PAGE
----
Notebook, 1993-


Accoustical Measurements

Pythagoras believed that one could demonstrate order in the universe by expressing all relationships among the parts of things in terms of single whole numbers; he believed that such relationships do exist among the perfect intervals of tones produced by sounding a stretched string. Phythagoras' work with acoustical measurements was presumably the basis of Greek tuning and the six modes or scales, which carried over in the liturgical music of the Middle Ages. Taut strings of different lengths, when related to one another according to simple numerical ratios, produce agreeable sounds or euphony. Harmonic intervals were applied, on occasion, to achitectural design during the Renaissance. Their first imaginative use was made, however, by disciples of Pythagoras in their attempt to explain the position and velocity of the heavenly bodies. They combined astronomical and musical discoveries in the famous doctrine of "the harmony of the spheres."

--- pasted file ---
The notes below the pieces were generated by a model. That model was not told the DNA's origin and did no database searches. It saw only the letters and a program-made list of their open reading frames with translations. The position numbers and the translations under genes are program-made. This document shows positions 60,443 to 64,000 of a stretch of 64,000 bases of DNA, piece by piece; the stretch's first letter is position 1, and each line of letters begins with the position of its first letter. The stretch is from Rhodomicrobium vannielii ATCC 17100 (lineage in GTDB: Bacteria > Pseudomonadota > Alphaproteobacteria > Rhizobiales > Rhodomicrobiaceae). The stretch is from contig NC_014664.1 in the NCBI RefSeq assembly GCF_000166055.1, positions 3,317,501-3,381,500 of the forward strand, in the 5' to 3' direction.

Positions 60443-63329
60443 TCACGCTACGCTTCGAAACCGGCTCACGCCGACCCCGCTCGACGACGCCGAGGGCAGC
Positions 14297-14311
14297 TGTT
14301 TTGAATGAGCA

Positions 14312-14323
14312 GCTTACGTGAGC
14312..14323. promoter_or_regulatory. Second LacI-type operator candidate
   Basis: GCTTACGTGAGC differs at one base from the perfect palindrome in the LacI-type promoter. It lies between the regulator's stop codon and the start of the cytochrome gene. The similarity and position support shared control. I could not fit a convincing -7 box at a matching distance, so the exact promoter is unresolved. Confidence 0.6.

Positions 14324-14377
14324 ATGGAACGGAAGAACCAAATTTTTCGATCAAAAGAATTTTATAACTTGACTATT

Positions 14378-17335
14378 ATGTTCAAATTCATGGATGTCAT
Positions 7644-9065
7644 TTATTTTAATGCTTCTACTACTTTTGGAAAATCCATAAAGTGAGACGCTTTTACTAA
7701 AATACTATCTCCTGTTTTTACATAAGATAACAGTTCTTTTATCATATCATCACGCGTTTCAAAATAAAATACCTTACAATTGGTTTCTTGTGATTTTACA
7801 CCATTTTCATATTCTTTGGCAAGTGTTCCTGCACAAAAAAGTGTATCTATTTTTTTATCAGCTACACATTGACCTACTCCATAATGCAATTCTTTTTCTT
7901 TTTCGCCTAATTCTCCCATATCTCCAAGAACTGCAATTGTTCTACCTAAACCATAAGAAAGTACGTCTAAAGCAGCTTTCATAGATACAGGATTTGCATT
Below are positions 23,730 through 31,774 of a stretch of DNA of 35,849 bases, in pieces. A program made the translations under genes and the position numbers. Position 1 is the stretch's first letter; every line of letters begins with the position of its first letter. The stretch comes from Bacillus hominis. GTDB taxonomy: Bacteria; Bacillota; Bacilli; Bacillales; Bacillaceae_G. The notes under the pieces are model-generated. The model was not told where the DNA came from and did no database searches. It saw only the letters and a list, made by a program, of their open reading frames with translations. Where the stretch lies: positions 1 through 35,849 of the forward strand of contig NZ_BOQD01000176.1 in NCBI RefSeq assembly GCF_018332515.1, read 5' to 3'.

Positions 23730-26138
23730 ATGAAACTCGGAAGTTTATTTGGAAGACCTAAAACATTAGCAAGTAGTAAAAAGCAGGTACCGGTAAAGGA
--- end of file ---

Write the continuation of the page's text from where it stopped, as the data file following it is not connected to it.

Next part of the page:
[Harlan, Calvin. Vision & Invention, An Introduction to Art Fundamentals. Englewood Cliffs, NJ: Prentice-Hall, 1986.]



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